Nauru’s Justice Minister is suing the ABC for defamation over a Lateline story about the death of his wife and the alleged lack of a substantial investigation into her death.

The February 23 report examined the circumstances surrounding the death of David Adeang’s wife, Madelyn Adeang, and the subsequent investigation. She was found burnt to death in the garden of her home in April 2013. It’s claimed Madelyn Adeang was carrying a bucket of petrol that accidentally caught fire.

The Lateline report alleged her death was not properly investigated. Last year, the ABC’s 7.30 program also referenced the death and the lack of an investigation.

The Nauru government issued two statements about the broadcast, stating David Adeang was “offended and speechless” at the “insensitive questioning” in the program and that it represented “a new low” in Australian journalism. David Adeang accused the ABC of being used by or conspiring with the Nauru opposition party “to destabilise the government of Nauru”:

“It is unprecedented for an Australian media organisation to interfere in the domestic politics of another country.”

David Adeang made threats of a defamation suit but didn’t proceed until Lateline‘s story. The case was launched in the Federal Court in April.

According to the statement of claim, filed in June, David Adeang alleges the program claims he obstructed justice over the investigation of his wife’s death, had the commissioner of police removed, had the resident magistrate deported to prevent a proper investigation, and cancelled the visa of the chief justice to prevent an investigation from going ahead.

[Nauru to Australian media: pipe down]

David Adeang alleges the ABC knew the claims were false, failed to inform him of the allegations and the intent to broadcast before they went to air and reported the matter in an “over-sensationalised manner”.

The Justice Minister attempted to settle with the ABC in April but didn’t get a satisfactory response. The ABC has not removed the video and accompanying online story.

David Adeang said the questions the ABC put to him just before the broadcast (he earlier alleged the reporter did not put questions to him) were “expressed in callous and harmful terms”.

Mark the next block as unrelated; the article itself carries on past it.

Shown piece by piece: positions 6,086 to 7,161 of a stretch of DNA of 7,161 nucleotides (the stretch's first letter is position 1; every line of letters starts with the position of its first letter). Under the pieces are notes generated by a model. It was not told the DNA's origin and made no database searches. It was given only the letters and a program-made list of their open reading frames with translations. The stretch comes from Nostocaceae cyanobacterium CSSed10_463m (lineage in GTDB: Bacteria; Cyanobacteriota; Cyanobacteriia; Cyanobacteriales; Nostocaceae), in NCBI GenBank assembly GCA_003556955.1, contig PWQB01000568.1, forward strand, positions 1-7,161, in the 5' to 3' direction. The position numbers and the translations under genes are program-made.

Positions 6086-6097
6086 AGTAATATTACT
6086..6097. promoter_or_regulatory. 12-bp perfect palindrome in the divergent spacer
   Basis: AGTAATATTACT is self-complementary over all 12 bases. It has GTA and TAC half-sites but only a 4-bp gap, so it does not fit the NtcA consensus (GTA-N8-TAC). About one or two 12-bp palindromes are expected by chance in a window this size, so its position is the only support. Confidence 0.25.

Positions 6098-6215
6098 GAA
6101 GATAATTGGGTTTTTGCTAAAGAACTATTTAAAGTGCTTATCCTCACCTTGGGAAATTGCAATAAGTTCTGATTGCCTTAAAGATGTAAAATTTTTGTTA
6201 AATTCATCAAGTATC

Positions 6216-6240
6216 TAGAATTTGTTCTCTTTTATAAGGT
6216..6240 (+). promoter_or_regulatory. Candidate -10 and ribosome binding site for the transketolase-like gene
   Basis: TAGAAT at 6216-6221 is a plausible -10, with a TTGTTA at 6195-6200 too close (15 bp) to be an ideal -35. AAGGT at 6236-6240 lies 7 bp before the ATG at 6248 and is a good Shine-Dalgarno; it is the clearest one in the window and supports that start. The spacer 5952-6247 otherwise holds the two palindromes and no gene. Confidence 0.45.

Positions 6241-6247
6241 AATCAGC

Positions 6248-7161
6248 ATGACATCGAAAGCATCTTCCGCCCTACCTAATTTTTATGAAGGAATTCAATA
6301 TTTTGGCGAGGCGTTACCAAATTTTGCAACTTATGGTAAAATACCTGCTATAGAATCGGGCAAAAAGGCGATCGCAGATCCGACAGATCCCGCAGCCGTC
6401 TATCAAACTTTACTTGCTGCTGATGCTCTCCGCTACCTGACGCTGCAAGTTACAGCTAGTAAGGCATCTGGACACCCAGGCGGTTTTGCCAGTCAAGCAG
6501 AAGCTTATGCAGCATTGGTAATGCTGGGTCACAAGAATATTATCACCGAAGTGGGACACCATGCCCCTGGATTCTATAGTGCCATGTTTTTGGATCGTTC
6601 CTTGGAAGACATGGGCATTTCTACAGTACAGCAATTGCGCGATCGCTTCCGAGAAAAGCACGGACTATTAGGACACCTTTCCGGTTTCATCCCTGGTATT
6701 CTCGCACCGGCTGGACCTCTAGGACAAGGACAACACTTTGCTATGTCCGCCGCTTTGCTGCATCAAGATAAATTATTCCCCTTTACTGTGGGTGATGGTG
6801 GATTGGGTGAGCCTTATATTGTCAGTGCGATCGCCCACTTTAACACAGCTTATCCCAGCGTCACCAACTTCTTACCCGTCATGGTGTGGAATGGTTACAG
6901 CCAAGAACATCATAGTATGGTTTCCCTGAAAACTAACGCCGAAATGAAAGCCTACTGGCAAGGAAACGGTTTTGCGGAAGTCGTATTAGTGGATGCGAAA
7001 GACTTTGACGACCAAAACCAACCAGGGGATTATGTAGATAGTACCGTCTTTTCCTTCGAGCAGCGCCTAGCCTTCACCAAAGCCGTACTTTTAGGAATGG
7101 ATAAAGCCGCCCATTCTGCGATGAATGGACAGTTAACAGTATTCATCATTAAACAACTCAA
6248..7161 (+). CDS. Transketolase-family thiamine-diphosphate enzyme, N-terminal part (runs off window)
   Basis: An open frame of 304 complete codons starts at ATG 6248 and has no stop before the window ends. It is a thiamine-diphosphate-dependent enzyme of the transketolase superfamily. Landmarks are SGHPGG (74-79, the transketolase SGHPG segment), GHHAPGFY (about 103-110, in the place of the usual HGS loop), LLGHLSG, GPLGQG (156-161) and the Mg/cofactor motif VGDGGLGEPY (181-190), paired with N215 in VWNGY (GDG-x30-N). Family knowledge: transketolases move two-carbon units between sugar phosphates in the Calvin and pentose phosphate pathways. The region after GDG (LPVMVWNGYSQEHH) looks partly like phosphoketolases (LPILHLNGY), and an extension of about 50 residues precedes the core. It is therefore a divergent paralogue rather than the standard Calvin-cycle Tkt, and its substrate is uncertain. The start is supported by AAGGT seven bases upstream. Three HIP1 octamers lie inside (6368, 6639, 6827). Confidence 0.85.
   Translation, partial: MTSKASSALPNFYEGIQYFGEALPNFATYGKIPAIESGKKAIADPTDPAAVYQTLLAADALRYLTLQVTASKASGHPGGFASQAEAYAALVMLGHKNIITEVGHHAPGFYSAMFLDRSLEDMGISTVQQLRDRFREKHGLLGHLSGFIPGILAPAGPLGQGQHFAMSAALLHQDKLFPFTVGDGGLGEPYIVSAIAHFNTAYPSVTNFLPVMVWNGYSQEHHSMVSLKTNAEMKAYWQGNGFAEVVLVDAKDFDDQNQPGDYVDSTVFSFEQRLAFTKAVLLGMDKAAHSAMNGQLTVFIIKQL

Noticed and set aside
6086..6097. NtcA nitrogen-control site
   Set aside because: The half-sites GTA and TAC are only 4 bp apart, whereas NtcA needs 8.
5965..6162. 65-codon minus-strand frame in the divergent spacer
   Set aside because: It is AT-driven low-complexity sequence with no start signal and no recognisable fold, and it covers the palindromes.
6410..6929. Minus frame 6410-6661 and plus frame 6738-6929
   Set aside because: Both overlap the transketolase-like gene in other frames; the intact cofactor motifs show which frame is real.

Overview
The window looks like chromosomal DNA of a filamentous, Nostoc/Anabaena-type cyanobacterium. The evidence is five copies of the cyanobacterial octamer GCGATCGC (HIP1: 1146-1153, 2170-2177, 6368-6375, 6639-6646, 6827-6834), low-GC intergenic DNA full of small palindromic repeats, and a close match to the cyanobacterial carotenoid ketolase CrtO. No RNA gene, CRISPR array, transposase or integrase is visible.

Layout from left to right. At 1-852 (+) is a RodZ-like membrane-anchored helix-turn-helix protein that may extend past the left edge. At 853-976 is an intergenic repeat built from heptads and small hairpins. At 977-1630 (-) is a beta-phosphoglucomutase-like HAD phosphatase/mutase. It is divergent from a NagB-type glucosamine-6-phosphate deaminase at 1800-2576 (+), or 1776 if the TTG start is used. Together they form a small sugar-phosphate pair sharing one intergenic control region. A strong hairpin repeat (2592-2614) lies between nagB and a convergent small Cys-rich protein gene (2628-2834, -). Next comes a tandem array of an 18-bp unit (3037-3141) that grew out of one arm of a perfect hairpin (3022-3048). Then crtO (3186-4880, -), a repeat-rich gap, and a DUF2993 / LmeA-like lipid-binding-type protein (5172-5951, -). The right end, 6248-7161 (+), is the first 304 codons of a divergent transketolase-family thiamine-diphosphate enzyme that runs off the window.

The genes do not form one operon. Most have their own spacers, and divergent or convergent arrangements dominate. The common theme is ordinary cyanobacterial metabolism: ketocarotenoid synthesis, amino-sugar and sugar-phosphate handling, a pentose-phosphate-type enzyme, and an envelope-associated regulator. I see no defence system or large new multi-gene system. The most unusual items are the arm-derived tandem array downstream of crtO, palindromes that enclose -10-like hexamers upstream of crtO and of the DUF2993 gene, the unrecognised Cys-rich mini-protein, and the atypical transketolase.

Lateline shows the reporter, Ginny Stein, attempting to contact the Justice Minister, and also notes the difficulty for journalists travelling to Nauru given Nauru in January 2014 increased the cost of journalist visas from $200 to $8000. The only journalists allowed access to Nauru since the price increase have been The Australian‘s Chris Kenny and a reporter and camera crew from Channel Nine’s A Current Affair.

The ABC in its defence argues the imputations made in the report that David Adeang “systematically violates the principles of democracy and the rule of law in Nauru to further his own agenda and obstructed the administration of justice” are “contextually true”. The legal team gives as proof lengthy details of the massive legal changes that occurred after the Waqa government was elected in June 2013 and the actions of the Nauru government thereafter.

[‘Total whitewash’: experts respond to ACA’s Nauru investigation]

Between April and July 2013, then-chief magistrate and coroner on Nauru, Peter Law, received a brief of evidence from Nauru police on Madelyn Adeang’s death. The brief only had a statement from the officer in charge of the investigation; they reported her death was accidental and the minister had refused to give a statement to police.

The ABC alleges that in July Law wrote to the commissioner of police, David Britten, stating David Adeang would likely need to attend an inquest into Madelyn Adeang’s death if he refused to give a statement.

Britten was suspended as police commissioner by David Adeang on July 19, 2013 and not given reasons as to his suspension, the ABC states, but notes that in addition to Madelyn Adeang’s death, Britten was also investigating allegations of illegal vote rigging by members of the Waqa government. While in opposition, the ABC states, David Adeang had received “large sums of money” from Gold Coast-based company Getax in return for the sale of phosphate to Getax after the election.

The ABC then goes into detail about laws passed to give David Adeang more powers over immigration laws on Nauru, the deportation of Law from Nauru and the cancellation of the chief justice’s visa.

In a directions hearing for the case on Friday, counsel for the ABC sought additional security from David Adeang in the event the broadcaster wins and the Justice Minister needs to pay costs. Given David Adeang is not based in Australia, the court needs to hold the money in advance. The $25,000 secured to date has already been exhausted.

Peter Fray

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